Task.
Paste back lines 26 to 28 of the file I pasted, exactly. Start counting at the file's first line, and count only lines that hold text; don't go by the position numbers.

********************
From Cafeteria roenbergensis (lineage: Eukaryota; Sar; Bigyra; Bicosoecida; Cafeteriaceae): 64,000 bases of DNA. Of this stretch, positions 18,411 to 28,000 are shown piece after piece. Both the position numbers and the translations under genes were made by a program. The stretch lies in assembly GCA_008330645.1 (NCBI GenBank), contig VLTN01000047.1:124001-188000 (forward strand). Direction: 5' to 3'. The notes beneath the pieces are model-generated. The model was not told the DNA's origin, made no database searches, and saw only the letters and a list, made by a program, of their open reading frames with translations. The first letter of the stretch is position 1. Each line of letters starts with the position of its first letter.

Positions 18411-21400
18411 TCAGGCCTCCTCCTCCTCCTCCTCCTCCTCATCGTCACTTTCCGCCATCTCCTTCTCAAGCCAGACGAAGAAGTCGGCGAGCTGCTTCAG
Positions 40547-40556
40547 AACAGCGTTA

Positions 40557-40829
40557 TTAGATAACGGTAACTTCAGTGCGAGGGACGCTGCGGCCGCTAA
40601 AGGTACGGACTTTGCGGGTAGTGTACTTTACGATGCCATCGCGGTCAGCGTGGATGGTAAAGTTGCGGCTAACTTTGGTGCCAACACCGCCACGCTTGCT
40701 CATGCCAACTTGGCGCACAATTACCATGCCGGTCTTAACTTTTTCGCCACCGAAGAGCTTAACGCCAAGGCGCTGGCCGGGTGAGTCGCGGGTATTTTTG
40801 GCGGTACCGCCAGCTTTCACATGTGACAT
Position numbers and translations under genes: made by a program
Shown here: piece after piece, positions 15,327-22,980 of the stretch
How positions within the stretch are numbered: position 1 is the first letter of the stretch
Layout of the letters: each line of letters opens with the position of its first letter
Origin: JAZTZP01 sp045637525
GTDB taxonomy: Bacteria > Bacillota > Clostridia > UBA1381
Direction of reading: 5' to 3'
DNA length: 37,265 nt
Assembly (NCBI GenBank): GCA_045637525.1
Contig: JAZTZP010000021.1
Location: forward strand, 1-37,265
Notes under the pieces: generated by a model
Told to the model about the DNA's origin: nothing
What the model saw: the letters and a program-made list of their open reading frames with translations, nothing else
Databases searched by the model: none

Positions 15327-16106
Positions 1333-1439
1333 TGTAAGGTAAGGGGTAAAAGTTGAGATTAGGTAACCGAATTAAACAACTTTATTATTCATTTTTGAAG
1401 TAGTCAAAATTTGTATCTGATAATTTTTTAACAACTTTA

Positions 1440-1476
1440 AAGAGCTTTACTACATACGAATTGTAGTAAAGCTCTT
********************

Positions 15327-16106
Positions 1333-1439
1333 TGTAAGGTAAGGGGTAAAAGTTGAGATTAGGTAACCGAATTAAACAACTTTATTATTCATTTTTGAAG